Understanding Diagnostic Imaging

Diagnostic imaging is a versatile and valuable technology that allows doctors see what’s going on inside the body. These tests send forms of energy (x-rays, sound waves, radioactive particles or magnetic fields) through the body.

The type of imaging a doctor uses depends on the symptoms and the part of the body being examined. From broken bones and ligament tears to organ damage, cancerous tumors and a range of diseases, diagnostic imaging contributes daily to lifesaving medicine.

The “do-it-all” diagnostic imaging: X-rays

You or a family member may have had x-rays to check for broken bones or to screen for breast cancer. But x-rays can also be used to:

  • Detect pneumonia
  • Locate certain tumors and other abnormal masses
  • Diagnose specific types of injuries
  • Pinpoint calcifications
  • Locate foreign objects
  • Clarify dental problems

X-ray images show different parts of the body in shades of black and white. Calcium absorbs the highest amounts of the x-ray’s low-level radiation, so bones look white. Fat and other soft tissues absorb less, and look gray. Air absorbs the least, so lungs appear black.

CT scan imaging

Computed tomography (CT) employs special x-ray equipment to make cross-sectional pictures of your body. CT scans can detect:

  • Broken bones
  • Cancers
  • Blood clots
  • Heart disease
  • Internal bleeding

During a CT scan, you lie still on a table, which slowly passes through the center of a large X-ray machine. For some CT tests, a contrast dye is used to make parts of your body show up better in the image.

Nuclear medicine scans

Nuclear scans use specific substances (radiotracers) that work with the scan to reveal structures and functions inside your body. With a special camera that detects radioactivity, doctors rely on nuclear scans to:

  • Diagnose cancers, injuries and infections
  • See how organs such as the heart and lungs are working

Before the test, you will receive a small amount of radiotracer, then you lie still on a table while the camera creates images.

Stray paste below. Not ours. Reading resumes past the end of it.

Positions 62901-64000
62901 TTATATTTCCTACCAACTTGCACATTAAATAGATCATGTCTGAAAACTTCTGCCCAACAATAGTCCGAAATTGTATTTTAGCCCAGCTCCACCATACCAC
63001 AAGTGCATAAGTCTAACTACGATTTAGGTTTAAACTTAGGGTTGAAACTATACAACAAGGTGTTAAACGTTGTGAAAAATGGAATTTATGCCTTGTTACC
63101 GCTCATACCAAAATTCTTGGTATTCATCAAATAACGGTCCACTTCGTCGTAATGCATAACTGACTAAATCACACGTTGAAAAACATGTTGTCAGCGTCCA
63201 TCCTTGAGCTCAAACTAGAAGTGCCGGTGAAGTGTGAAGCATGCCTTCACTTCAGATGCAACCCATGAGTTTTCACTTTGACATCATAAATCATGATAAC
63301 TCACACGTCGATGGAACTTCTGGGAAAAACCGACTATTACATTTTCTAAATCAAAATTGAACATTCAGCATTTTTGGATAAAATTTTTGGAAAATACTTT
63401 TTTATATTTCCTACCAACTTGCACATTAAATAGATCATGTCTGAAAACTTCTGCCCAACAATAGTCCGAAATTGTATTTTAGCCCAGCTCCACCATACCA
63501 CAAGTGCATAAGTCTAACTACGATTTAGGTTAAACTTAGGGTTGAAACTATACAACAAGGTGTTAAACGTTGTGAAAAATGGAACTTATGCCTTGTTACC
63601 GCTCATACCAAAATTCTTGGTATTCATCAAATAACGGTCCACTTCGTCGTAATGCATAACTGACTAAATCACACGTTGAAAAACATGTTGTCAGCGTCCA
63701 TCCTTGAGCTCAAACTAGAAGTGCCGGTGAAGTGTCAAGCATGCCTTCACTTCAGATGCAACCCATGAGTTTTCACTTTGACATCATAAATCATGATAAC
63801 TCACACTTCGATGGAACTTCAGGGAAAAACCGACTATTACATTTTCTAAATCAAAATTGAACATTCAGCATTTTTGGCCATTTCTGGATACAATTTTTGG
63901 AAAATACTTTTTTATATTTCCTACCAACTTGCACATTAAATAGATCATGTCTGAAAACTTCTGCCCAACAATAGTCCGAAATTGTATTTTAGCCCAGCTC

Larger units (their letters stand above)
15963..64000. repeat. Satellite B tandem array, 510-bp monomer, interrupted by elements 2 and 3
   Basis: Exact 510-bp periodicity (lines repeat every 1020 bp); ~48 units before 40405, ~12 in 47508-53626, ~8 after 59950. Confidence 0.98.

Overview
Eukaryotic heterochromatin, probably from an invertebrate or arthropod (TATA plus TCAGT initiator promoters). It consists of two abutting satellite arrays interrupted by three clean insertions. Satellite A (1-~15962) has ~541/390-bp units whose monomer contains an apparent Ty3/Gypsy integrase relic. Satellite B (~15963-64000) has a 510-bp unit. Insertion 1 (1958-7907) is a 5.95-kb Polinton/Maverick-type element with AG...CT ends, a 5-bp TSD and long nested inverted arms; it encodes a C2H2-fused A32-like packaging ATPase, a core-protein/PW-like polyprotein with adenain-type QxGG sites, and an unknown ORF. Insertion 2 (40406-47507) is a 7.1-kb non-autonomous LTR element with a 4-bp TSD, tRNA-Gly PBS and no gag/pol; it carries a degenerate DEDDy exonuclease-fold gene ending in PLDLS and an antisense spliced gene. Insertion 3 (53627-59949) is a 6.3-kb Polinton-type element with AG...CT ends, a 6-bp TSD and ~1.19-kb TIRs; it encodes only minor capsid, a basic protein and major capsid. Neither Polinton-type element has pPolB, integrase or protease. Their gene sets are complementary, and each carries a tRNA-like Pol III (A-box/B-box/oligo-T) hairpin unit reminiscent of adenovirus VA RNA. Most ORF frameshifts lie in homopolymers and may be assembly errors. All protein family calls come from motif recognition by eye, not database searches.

Magnetic resonance imaging (MRI)

MRI leverages a large magnet and radio waves to look at organs and structures inside your body. Health care professionals work with MRI scans in a variety of ways, including:

  • Diagnosing torn ligaments
  • Evaluating tumors
  • Scanning the brain for damaged tissue, infections or tumors
  • Checking for diseases or conditions of the spinal cord

During an MRI scan, you lie on a table that slides inside a tunnel-shaped machine. The scan can take a long time, and you must stay still. For some people, the MRI machine can be a little noisy, so your technician may offer you earplugs.

Ultrasound diagnostic imaging

Ultrasound generates images of internal organs and structures via high-frequency sound waves. But unlike x-rays, ultrasound does not expose you to radiation. Ultrasound is used to:

  • View the heart, blood vessels, kidneys, liver and other organs
  • Monitor a fetus during pregnancy
  • Detect cysts or tumors in reproductive organs or other areas of the body

During an ultrasound test, a technician moves a device called a transducer over a part of your body. The transducer emits sound waves, which bounce off the tissues inside your body. The transducer then captures the waves that bounce back, creating a real-time image on a screen.

Advanced diagnostic imaging and superior quality medical care

With a range of leading-edge diagnostic imaging, the team at Charles River Medical Associates is here to provide precision diagnostics for your optimal health. But imaging is just a part of what we offer you and your family.

From checkups to managing conditions like diabetes, internal medicine, cardiology and urgent care, our doctors are here to provide the care you need, when you need it. And we practice with our absolute focus on you. We communicate openly and efficiently with you and your doctor and strive to provide you with every possible convenience, such as an on-site lab and 16 Metrowest locations to serve you.

To schedule an appointment, call 508-848-2190 or click here to use our online form.